We walked by a bakery with an assortment of fun looking cookies and treats, including some cute little pig shaped pastries.  We tried huangqiao, a round, flat sesame seed cake.  They were still warm and were tender yet crunchy and slightly salty. 

Baked Treats Beijing Food Tour China

We caught a taxi and headed to the hutong area around the Drum and Bell Towers for our last stop of our Beijing food tour, a hosted dinner and dumpling lesson.  We were fed a large home-cooked meal, which included vegetarian carrot balls in a light, slightly sweet sauce, stir-fried celery, pork and carrots, and dumplings. 

Homemade Meal on Beijing Food Tour China
The delicious homemade meal prepared for us by our host family.
Dennis also explained to us how all the dishes were to be used.  We had noticed at restaurants we would be given a set of dishes, usually vacuum packed in plastic.  The package would include a small plate, small bowl, teacup, glass, and spoon.  We noticed the Chinese would eat right off the plate of food served, since dishes are shared, but we weren't sure how to use the provided dishes.  Dennis explained rice is scooped into the bowl using the spoon, and then food is pulled off the plate with chopsticks and eaten over the rice.  The plate is for bones, which is only done at restaurants since the Chinese usually spit the bones out onto the table at home.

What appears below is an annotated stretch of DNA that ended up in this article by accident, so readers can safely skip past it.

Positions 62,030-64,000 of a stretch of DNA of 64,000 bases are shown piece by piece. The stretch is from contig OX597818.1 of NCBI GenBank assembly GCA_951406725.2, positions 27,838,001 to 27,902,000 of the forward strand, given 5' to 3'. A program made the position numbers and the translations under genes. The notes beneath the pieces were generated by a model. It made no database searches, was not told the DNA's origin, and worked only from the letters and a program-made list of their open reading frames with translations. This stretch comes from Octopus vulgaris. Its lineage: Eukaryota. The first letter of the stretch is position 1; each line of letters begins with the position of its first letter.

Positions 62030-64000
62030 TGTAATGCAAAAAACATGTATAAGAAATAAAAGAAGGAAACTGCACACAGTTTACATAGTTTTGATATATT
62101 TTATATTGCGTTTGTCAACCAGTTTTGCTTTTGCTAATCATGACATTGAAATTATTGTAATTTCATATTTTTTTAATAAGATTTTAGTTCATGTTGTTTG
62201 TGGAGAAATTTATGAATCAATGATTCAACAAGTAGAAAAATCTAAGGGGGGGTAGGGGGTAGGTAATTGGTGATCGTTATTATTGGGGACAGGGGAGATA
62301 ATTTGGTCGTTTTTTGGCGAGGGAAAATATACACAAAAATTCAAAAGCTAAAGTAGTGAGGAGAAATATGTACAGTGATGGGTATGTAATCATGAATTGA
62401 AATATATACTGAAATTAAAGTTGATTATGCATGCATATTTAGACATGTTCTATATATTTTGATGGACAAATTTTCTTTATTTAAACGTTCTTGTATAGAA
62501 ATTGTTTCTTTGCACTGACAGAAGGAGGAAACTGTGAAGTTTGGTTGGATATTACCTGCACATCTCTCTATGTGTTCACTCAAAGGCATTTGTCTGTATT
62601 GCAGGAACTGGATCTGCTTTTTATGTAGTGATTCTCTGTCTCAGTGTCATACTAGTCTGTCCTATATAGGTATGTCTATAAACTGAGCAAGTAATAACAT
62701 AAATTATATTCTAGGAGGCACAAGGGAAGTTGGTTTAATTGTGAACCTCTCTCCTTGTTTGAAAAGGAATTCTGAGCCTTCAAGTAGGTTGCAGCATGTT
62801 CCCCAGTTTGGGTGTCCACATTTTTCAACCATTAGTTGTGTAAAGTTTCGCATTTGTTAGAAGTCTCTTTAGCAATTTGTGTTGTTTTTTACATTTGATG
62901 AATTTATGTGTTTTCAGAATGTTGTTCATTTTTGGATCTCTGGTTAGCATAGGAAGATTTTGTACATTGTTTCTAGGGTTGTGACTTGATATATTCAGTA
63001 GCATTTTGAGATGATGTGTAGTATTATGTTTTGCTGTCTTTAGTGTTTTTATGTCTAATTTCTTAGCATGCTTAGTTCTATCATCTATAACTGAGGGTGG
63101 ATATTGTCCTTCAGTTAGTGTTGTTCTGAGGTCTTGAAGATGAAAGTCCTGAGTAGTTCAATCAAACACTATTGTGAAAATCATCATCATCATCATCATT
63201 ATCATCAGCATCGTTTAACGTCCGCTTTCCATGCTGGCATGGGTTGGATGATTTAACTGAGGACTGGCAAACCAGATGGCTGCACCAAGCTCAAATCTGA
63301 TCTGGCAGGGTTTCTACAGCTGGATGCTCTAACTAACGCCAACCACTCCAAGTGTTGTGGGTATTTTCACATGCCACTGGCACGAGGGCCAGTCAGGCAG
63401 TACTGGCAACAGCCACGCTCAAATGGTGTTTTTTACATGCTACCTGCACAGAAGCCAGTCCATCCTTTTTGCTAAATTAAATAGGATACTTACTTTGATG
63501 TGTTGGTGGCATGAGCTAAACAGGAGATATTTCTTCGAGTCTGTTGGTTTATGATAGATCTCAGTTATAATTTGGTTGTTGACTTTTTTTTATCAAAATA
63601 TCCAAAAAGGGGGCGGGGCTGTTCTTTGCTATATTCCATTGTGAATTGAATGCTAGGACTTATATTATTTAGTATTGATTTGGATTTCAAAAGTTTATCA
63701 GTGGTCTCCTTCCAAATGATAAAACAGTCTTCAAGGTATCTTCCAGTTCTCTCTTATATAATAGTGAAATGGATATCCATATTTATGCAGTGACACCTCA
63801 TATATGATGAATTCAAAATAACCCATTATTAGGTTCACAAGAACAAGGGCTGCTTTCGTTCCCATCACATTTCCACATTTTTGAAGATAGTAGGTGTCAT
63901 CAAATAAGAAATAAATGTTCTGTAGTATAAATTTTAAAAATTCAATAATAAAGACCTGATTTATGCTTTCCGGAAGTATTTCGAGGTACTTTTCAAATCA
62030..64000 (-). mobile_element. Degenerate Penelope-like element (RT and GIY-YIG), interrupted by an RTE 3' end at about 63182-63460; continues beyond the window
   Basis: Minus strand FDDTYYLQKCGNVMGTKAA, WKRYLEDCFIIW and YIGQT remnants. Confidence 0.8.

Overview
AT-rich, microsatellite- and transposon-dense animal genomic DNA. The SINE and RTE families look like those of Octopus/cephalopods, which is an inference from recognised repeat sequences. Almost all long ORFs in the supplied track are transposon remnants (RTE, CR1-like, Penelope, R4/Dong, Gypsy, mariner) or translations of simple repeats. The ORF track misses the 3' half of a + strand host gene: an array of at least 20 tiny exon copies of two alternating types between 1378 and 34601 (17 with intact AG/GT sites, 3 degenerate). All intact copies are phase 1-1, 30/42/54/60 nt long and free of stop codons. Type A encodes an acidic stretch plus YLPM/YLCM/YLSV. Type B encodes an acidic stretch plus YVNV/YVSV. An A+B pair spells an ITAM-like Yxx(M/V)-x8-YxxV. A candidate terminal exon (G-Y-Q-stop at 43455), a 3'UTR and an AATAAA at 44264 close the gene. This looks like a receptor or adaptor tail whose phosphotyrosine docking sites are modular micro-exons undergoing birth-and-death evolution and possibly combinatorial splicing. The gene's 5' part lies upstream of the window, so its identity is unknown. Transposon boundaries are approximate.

After we had our fill of dinner, our hostess came in to give us our dumpling making lesson.  These dumplings were not for eating and were only filled with shredded carrots.  She showed us three different ways for folding dumplings, one that looked like tortellini, one that had more intricate folds, and one that was the most common and fastest, but which ended up being the most difficult for us all.  Below is a video of two of our dumpling lessons, and you can judge our results.